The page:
Christians are persecuted in a Muslim country

David Alton, the man who left the Lib Dems when he realised that they cared more about the rights of a goldfish than an unborn child, has reminded me of the struggle Christians face daily in Iraq.

A bus carrying 80 Christian students to their university in northern Iraq was bombed on 2 May. According to the Washington Post, the most startling thing about the report was that young Christians could attend university at all. Since 2003, Iraq’s Christian community has been subjected to assassinations, kidnappings, extortions and rapes. Over half of the estimated 1.5 million Christians in Iraq (less than 4 per cent of the population) have fled to Syria, Jordan and elsewhere. The US Commission on International Religious Freedom has branded Iraq’s religious persecution "of particular concern", and called on the Obama administration to intervene before the ancient religious commuities (some still praying in Aramaic) are exterminated.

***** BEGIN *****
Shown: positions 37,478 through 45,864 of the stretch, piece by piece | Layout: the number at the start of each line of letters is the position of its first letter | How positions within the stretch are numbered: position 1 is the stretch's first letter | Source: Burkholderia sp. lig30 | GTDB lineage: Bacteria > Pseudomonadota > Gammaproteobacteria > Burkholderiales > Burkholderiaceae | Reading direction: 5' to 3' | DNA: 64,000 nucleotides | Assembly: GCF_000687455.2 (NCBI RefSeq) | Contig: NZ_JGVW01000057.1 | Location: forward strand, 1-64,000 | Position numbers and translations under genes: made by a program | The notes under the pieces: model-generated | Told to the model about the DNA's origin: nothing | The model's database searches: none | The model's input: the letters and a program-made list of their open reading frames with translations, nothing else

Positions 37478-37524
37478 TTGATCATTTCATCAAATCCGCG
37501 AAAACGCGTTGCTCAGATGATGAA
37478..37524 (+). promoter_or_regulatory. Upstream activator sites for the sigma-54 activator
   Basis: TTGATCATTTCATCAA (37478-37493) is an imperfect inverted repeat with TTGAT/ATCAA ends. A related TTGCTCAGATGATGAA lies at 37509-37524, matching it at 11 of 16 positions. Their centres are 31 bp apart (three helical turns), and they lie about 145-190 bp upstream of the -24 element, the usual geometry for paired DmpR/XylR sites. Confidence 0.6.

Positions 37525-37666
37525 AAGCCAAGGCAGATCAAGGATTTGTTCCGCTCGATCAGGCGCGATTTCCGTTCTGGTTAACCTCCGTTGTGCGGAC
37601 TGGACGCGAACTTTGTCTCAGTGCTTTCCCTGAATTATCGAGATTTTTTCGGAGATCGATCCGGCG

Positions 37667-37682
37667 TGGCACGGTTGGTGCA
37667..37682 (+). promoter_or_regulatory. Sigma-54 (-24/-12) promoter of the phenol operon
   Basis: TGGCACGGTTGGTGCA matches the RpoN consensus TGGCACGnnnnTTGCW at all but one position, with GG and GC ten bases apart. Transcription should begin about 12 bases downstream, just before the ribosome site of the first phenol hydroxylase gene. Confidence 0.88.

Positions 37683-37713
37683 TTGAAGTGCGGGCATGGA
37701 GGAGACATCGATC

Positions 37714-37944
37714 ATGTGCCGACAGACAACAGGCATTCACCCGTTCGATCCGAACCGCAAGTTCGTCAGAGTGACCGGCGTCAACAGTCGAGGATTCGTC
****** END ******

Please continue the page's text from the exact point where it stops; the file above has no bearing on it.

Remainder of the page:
So far, their appeal has not moved Hillary Clinton. Here, supporters of Iraqi Christians fear that William Hague will be similarly uninterested in the issue. Iraq is very much a live issue with the electorate – especially among Muslims; and, in these paranoid times, to defend Iraqi Christians from their Muslim fellow-citizens could be misinterpreted as an attack on Islam.

While Muslims in this country enjoy the benefits of a society where tolerance is not only legal but culturally ingrained, Christians in a Muslim country (in fact several Muslim countries – being a Christian in neighbouring Iran is no picnic) must withstand wave after wave of attacks. How amazing if the new Foreign Secretary were to address this thorny issue – though it would be nothing short of miraculous for Hague to get backing from his fiercely secular Lib Dem coalition partners on this one.

Cristina Odone

Cristina Odone is a journalist, novelist and broadcaster specialising in the relationship between society, families and faith. She is a Research Fellow at the Centre for Policy Studies and is a former editor of the Catholic Herald and deputy editor of the New Statesman. She is married and lives in west London with her husband, two stepsons and a daughter. Her latest novel, The Good Divorce Guide, is published by Harper Collins.

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